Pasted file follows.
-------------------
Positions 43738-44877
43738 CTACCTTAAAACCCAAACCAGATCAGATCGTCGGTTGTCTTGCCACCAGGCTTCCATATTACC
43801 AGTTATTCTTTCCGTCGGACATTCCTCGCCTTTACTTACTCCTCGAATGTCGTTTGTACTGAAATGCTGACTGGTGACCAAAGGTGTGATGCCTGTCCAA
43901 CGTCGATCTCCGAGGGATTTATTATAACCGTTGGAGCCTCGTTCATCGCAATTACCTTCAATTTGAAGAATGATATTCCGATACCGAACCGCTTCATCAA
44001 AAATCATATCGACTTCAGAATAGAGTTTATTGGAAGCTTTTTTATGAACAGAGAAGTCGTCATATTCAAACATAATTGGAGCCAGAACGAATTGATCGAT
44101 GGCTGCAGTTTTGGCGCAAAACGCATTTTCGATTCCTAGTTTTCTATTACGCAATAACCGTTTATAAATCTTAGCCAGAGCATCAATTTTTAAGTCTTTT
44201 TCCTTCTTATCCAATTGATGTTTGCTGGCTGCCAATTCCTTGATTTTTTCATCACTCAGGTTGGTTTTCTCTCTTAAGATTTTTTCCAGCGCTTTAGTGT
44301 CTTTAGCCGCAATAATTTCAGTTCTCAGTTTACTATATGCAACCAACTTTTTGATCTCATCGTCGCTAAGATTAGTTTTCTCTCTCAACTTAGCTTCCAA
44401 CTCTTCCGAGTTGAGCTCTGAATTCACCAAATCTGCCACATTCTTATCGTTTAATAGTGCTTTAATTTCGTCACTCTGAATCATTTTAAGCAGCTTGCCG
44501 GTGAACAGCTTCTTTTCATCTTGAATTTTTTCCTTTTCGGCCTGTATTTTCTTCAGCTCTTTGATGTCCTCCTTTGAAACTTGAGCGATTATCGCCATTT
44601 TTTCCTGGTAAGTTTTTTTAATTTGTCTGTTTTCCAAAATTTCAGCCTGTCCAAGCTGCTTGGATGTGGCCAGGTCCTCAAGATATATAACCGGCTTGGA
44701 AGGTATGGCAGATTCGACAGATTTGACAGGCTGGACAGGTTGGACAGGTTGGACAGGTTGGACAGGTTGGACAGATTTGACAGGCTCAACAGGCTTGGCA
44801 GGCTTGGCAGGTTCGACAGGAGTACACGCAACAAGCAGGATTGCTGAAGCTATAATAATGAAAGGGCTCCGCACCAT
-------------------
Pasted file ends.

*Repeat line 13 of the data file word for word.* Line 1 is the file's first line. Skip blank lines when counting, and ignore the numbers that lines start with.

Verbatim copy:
44801 GGCTTGGCAGGTTCGACAGGAGTACACGCAACAAGCAGGATTGCTGAAGCTATAATAATGAAAGGGCTCCGCACCAT